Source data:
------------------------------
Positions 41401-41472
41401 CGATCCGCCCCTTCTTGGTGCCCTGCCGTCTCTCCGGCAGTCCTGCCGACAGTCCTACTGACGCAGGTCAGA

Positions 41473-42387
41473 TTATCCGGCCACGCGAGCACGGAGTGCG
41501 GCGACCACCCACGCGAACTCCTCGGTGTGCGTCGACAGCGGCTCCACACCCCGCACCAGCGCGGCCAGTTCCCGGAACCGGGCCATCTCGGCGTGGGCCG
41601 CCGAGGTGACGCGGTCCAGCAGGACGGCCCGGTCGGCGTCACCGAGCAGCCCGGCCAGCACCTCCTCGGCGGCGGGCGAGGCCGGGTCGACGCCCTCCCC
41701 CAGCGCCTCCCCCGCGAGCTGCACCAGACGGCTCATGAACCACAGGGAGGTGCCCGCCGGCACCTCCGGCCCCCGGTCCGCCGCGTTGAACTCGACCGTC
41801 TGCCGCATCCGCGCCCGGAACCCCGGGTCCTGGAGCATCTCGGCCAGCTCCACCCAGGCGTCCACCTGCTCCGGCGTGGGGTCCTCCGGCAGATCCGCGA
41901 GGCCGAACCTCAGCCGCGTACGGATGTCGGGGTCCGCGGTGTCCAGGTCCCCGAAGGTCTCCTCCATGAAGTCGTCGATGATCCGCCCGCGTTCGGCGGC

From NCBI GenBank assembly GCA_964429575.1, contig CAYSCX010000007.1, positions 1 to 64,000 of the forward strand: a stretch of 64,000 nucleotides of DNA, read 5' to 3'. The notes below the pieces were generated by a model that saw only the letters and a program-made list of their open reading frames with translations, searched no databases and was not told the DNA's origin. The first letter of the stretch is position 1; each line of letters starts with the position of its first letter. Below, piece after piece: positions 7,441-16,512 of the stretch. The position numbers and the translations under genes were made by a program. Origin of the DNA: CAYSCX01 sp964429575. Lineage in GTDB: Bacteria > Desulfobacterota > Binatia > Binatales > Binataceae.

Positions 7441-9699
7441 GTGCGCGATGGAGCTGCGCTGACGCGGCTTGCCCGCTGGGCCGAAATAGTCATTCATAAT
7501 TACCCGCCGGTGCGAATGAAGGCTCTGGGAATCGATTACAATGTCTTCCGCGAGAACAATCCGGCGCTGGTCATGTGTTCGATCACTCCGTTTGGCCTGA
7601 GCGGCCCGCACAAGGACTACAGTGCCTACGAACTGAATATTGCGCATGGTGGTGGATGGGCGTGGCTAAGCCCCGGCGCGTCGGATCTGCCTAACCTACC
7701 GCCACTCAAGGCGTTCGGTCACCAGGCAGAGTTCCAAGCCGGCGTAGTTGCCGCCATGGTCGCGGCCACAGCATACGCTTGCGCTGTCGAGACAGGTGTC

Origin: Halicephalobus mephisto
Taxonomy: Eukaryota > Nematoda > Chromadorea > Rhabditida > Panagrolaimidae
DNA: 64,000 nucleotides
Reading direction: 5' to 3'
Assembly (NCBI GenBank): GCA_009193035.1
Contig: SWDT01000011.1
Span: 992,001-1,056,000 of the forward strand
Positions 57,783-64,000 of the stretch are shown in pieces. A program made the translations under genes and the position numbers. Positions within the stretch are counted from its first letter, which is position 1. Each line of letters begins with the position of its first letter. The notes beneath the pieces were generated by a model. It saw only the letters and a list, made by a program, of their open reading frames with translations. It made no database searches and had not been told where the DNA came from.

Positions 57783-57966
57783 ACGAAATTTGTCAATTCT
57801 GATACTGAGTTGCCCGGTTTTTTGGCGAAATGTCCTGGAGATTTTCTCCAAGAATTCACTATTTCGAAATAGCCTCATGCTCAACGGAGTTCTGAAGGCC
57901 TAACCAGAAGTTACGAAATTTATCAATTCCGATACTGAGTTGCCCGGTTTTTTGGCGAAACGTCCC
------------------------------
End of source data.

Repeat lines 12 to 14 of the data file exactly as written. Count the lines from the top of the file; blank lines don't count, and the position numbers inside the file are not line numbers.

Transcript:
7441 GTGCGCGATGGAGCTGCGCTGACGCGGCTTGCCCGCTGGGCCGAAATAGTCATTCATAAT
7501 TACCCGCCGGTGCGAATGAAGGCTCTGGGAATCGATTACAATGTCTTCCGCGAGAACAATCCGGCGCTGGTCATGTGTTCGATCACTCCGTTTGGCCTGA
7601 GCGGCCCGCACAAGGACTACAGTGCCTACGAACTGAATATTGCGCATGGTGGTGGATGGGCGTGGCTAAGCCCCGGCGCGTCGGATCTGCCTAACCTACC